Having promised that PlayStation 5 Variable Refresh Rate (VRR) support was “on the horizon” back in March, Sony is now preparing to roll out VRR to end user this week. There will be system level support for VRR when paired with an HDMI 2.1 VRR-compatible TV or monitor, but games will also want to be patched to fully optimise for VRR.
Virtual Refresh Rate is a relatively recent innovation for consoles, with TVs and PC monitors able to vary the rate at which they refresh away from fixed values – most commonly 60Hz on PC – and sync each refresh to a frame update from a PC or console. This has multiple benefits, from minimising frame pacing issues and screen tearing (where a frame is rendered between refreshes), to reducing input lag as the screen is refreshed more closely to your inputs.
The following games will be updated to optimise their support for VRR “in the coming weeks”:
- Astro’s Playroom
- Call of Duty: Vanguard
- Call of Duty: Black Ops Cold War
- Destiny 2
- Devil May Cry 5 Special Edition
- DIRT 5
- Marvel’s Spider-Man Remastered
- Marvel’s Spider-Man: Miles Morales
- Ratchet & Clank: Rift Apart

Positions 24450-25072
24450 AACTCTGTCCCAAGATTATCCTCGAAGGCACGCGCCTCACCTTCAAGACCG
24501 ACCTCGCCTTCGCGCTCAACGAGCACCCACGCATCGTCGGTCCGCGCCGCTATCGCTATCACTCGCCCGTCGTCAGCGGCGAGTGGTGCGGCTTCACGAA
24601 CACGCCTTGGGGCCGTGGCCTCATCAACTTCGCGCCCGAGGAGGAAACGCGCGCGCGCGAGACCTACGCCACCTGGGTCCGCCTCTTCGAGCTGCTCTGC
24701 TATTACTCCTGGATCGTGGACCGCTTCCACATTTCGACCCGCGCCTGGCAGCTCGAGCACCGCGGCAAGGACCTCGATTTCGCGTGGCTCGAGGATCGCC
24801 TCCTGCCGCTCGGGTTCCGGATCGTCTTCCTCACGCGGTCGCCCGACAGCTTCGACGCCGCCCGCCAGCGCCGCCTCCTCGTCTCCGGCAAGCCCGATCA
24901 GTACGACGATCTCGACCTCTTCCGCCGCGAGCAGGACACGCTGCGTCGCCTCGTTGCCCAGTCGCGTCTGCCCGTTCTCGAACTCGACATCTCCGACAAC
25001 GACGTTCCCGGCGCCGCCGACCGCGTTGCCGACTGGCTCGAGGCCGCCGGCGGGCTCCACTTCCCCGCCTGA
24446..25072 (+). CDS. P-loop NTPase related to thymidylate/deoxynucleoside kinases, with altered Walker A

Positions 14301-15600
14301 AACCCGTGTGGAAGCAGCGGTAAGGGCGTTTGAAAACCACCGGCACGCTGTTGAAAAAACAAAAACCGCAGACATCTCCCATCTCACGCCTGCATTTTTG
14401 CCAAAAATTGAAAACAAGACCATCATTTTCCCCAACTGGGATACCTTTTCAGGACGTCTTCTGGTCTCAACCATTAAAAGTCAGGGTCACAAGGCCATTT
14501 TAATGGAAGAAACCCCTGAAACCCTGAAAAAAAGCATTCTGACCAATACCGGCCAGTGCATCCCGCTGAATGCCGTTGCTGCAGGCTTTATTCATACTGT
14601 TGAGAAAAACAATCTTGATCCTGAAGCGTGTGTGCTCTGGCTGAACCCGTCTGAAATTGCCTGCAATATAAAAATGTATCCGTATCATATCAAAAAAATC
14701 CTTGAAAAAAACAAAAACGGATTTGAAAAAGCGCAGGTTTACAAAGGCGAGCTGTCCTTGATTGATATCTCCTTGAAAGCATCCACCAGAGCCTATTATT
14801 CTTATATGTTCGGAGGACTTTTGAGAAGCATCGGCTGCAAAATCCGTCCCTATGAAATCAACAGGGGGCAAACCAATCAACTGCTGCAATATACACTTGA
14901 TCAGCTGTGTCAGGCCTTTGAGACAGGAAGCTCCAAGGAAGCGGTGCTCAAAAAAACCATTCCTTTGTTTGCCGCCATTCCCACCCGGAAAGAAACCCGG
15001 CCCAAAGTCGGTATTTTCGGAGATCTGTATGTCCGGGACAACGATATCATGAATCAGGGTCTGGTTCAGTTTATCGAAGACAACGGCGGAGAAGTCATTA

- Resident Evil Village
- Tiny Tina’s Wonderlands
- Tom Clancy’s Rainbow Six Siege
- Tribes of Midgard
These games will native support added to them, likely offering new options to unlock frame rates in certain performance modes so that they can run at more than 60fps. However, VRR can also be applied to any game that is being run on PS5, regardless of built in support. This should still have various benefits in aiding frame pacing and reducing any screen tearing, but unoptimised games will stick to whatever performance targets they have as normal.
Once updated, you’ll be able to find the VRR options under the Screen and Video section of the system settings.
It’s kind of wild that it’s taken Sony this long to enable VRR support, considering that the tech has been in place for a good few years now. The Xbox Series X has had VRR support since launch, and there’s been a growing number of TVs supporting it – the commonly held suspicion is that VRR has been held back as Sony’s own TVs have not had VRR support.
VRR first emerged as a mainstream gaming option with Nvidia’s G-Sync in 2014, quickly followed by a more open Freesync standard from AMD in 2015. Freesync was enabled to work over various HDMI interconnects, so long as the connected GPU and monitor supported it, and this allowed Microsoft to support VRR on Xbox One X via HDMI 2.0. However, HDMI 2.1 added its own native VRR system that has become the standard for TVs to support.